where X and Y are independently selected from --O--, --S--and --N(R')--, and R' and R" are independently selected at each occurrance from hydrogen, alkyl, alkanoyl and aminoalkanoyl.

In another, more general aspect of the invention are disclosed taxane analogs having the structural formula (II); ##STR6## and the respective prodrugs thereof. In formula (II), Z is as previously described while R1 is selected from hydrogen, alkanoyl and a radical of the formula ##STR7## in which R8 is hydrogen, alkyl, phenyl, substituted phenyl, alkoxy, substituted alkoxy, amino, substituted amino, phenoxy or substituted phenoxy; R9 is hydrogen, alkyl, hydroxyalkyl, alkoxyalkyl, aminoalkyl, phenyl, substituted phenyl, α-naphthyl, β-naphthyl or heteroaryl; and R10 is hydrogen, alkanoyl, substituted alkanoyl or aminoalkanoyl

R2, R3 and R5 in formula (11) are independently selected from hydrogen, alkyl, alkanoyl and aminoalkanoyl.

R4 in formula (II)is hydrogen, alkyl, alkanoyl, aminoalkanoyl or phenylcarbonyl (--C(O)--phenyl).

It is expected that these compounds will be useful in connection with the treatment, or in the preparation of paclitaxel derivatives for use in the treatment, of cancers and leukemias. It is also expected that appropriate substitutions in the 8-position as shown will lead to improvements in the water solubility of these compounds.

In further aspects of the present invention are disclosed tumor-inhibiting pharmaceutical compositions comprising a pharmaceutically acceptable carrier and a compound of the invention, as well as a method of inhibiting tumors in a mammal in need of such treatment comprising administering to the mammal a therapeutically effective amount of a compound of the invention.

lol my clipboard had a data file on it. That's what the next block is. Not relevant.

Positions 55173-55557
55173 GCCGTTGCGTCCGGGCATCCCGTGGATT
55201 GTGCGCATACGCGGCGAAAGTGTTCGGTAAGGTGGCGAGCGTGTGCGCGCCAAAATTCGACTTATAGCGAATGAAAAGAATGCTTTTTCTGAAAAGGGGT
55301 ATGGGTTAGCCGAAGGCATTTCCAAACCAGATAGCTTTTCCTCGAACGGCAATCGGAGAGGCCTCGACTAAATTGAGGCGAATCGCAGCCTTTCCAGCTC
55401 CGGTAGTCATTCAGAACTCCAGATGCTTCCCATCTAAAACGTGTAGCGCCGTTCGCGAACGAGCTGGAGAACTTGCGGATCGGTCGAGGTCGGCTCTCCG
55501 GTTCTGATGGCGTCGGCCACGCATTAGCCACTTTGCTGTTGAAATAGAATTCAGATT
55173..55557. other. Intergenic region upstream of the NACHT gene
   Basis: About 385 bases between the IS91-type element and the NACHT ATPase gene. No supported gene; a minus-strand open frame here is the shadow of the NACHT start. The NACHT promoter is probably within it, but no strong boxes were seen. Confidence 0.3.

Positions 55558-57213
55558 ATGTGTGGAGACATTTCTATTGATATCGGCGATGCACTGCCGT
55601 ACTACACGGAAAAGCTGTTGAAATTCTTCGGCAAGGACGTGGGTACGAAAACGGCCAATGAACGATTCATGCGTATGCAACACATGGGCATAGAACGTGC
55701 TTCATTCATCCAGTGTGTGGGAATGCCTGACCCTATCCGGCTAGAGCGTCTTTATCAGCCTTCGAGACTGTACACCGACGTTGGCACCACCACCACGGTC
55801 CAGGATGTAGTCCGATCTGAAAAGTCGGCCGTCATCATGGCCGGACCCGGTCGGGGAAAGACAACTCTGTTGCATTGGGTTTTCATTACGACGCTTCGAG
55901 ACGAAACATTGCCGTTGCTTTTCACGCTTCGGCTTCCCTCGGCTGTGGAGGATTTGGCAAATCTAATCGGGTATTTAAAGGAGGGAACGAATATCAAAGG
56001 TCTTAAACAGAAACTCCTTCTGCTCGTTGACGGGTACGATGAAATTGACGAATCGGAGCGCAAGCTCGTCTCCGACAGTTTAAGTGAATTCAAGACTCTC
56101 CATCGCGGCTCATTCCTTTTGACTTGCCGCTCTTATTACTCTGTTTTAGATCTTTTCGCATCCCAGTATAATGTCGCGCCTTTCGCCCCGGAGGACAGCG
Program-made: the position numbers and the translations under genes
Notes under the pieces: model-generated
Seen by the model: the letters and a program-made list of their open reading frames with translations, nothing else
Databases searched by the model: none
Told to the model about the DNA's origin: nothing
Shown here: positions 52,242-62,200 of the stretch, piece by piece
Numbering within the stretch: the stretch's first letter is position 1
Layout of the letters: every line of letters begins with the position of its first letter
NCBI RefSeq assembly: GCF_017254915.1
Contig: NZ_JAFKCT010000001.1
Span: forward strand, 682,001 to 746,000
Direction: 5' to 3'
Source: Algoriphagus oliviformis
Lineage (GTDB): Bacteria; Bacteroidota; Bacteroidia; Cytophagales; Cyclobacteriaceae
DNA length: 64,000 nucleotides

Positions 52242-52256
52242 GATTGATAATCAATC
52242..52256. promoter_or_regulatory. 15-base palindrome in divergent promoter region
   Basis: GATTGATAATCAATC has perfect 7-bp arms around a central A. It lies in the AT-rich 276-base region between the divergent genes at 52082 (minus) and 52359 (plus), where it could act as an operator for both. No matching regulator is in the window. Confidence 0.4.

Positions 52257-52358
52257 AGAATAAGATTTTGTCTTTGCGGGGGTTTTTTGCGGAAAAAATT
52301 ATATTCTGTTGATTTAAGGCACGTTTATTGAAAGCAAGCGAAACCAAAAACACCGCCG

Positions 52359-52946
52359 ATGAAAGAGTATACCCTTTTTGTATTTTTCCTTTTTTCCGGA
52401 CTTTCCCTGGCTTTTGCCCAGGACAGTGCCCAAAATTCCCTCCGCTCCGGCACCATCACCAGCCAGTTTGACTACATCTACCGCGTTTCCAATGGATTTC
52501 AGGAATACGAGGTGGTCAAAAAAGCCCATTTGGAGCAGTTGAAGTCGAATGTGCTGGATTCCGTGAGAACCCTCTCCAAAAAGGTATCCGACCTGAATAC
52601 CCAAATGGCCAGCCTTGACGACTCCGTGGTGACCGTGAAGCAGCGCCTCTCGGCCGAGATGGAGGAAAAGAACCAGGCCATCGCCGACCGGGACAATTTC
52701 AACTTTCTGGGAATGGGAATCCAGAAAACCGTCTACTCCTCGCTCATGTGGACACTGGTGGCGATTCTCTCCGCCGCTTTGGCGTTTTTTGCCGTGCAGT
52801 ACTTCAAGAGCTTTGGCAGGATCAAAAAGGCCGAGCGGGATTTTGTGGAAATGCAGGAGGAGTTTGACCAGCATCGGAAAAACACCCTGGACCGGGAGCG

BRIEF DESCRIPTION OF THE DRAWING

The present invention is disclosed in connection with the appended drawing, in which:

FIG. 1 is a depiction of the 3-dimensional structure of 4,9,12-tris(acetyloxy)-2-benzoyloxy-8-formyl-1,2,3,4,5,6,7,8,10,13,14-undecahydro-1-hydroxy-7,14,14,17-tetramethyl-1,10-methano-20H-cyclonona[2,3]benz[1,2-b]oxete (the compound of formula (I) where Z is --CHO).

DETAILED DESCRIPTION OF THE INVENTION

The present invention comprises the 9-dihydro-13-acetylbaccatin III ring-contracted compound of formula (I), as well as derivatives thereof having the structural formula (11) wherein groups Z, R1 through R10, R' and R" are as described above. Included among the compounds of the invention are those wherein --OR1 is the C-13 side-chain of paclitaxel or a radical having the formula ##STR8##